One of the biggest obstacles in building a healthy relationship is actually ourselves. Are you emotionally available or emotionally exhausted? Read on to find out how this affects your ability to create the proper environment for your relationships to prosper…
Emotional availability … it’s a psychological buzzword for a characteristic that we can all pick up on in people, whether we are romantically interested in them or not. A simpler way to say it would be ‘He’s just not that into you’ … and there are books, movies and Sex and the City episodes aplenty to watch if you want some real-life examples of that condition! Here is some relationship advice to work out whether he’s emotionally available and really ‘into you’ and what should you do if he isn’t.
What is Emotional Availability?
You know if someone is truly interested in you. They ask about your life and they care about what happens to you when you aren’t around. They share details of their own lives and ask you for help. This is emotional availability.
A more dictionary-esque definition of emotionally available might be “the ability to comfortably and confidently share thoughts, feelings, time and energy with another person in a relationship” … but we all know what unavailability feels like. It feels very lonely, even when you’re sitting next to each other. It’s the feeling of having to force words out of your mouth, because you know they won’t really be heard or cared about. It the constant wonder about your position in the other person’s heart … and it just feels yucky.
Remember that physical availability doesn’t always equal emotional availability. There are many people who are willing to be there in body, but not in spirit. They will talk about only superficial subjects, or go through the motions of a relationship very mechanically.
How to make sure your potential partner is emotionally available
Here are some signs in an early relationship to help you determine if your partner will be emotionally available:
- You are certain that yours is the only romantic relationship in their life is a good indication of their emotional availability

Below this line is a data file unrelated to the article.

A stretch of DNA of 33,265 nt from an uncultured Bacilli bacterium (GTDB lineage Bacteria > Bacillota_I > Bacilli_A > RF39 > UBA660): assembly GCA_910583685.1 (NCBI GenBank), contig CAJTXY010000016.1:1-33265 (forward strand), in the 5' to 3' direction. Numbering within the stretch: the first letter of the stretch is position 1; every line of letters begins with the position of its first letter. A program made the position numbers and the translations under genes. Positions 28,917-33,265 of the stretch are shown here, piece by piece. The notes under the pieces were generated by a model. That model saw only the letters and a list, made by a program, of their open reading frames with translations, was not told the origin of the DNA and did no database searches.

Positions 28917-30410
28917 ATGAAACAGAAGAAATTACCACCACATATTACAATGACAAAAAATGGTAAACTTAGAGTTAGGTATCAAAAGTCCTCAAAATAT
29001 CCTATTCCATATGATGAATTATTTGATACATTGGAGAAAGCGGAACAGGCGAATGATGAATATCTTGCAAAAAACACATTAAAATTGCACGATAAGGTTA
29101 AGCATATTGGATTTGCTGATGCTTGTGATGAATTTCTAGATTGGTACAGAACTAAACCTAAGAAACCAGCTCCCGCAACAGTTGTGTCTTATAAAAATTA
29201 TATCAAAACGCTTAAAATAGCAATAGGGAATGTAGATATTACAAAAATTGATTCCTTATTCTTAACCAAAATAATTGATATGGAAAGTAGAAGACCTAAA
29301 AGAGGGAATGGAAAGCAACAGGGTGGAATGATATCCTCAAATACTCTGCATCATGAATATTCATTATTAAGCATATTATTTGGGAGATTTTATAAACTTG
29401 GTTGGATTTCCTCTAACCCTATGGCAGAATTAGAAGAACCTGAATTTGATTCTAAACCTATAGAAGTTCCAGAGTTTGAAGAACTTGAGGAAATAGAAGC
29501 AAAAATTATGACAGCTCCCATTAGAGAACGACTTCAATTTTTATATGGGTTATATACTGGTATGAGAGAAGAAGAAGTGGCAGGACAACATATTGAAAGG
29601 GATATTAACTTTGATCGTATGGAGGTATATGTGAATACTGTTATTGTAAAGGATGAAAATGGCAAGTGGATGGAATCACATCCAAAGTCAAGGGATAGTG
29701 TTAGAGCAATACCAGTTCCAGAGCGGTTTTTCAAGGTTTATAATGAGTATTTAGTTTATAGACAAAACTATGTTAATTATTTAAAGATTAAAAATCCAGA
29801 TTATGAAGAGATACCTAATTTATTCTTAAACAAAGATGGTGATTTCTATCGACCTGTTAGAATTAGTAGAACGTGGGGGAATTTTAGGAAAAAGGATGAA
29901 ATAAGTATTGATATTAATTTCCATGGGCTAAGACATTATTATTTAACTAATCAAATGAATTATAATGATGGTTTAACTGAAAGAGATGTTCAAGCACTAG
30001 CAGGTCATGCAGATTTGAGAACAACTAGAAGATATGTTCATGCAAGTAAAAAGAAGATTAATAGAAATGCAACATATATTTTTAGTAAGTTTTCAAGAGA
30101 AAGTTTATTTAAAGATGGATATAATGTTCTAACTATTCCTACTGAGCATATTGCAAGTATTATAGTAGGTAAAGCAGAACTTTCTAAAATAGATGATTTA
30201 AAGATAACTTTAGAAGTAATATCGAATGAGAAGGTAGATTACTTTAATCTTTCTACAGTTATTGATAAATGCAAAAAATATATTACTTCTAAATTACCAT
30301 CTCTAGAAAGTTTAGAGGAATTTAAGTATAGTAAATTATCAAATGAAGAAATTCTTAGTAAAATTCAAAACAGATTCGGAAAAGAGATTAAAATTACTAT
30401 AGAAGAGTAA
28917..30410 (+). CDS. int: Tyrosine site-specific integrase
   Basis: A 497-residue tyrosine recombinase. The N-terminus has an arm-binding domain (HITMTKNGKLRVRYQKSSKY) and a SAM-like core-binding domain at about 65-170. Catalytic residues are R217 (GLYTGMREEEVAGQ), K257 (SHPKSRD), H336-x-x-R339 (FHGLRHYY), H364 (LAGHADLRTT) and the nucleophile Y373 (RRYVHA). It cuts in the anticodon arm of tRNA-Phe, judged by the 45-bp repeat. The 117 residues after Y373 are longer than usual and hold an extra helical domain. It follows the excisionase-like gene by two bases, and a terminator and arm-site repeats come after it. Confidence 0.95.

- They proudly talk about you to friends and family
- They venture details about their day, both external and internal events. For example, “This is what happened; this is how it made me feel”.
- They are willing to spend time with you, and their old friends, together
Remember, though, that there is a difference between maintaining independence and emotional unavailability. Everybody needs time to indulge their own hobbies, to do their own work and to just be alone with their thoughts.
It’s usual for the amount of time you spend together and the number of issues you agree on to start petering off after a few weeks or months in a relationship – this cycle is healthy. Emotional unavailability can be seen when you drift apart, and then just keep drifting instead of striking a balance.
But, I can change!
There is a single inevitability in the universe – change. Leopards might not change their spots … but people change every day! Don’t just give up on a relationship with an emotionally unavailable person – try some of the following steps.
Try to make yourself as emotionally available as possible. Talk about you feelings, and ask about theirs if you want to know. Keep asking – some people are just too shy or have low self-esteem.
- Make sure you maintain some independence. Don’t suffocate your partner with requests for time, with constant conversation, etc. At the same time, don’t put up with living with a brick wall that likes to party without you!
- Consider relationship counselling. For many people this is the catalyst that allows their relationship to heal, and it is always worthwhile trying before chucking in a marriage or long-term partnership.
If this relationship advice and all else fails, remember that people change when they are ready to change, and sometimes nothing you do or say will quicken the process. It may even take a breakup for them to realise the error of their emotional ways. Emotional unavailability is not a walk in the park, and like so many factors in human relationships, there are no hard and fast rules or answers. In the end, you’ll know when you made enough effort … and what you have to do to be happy.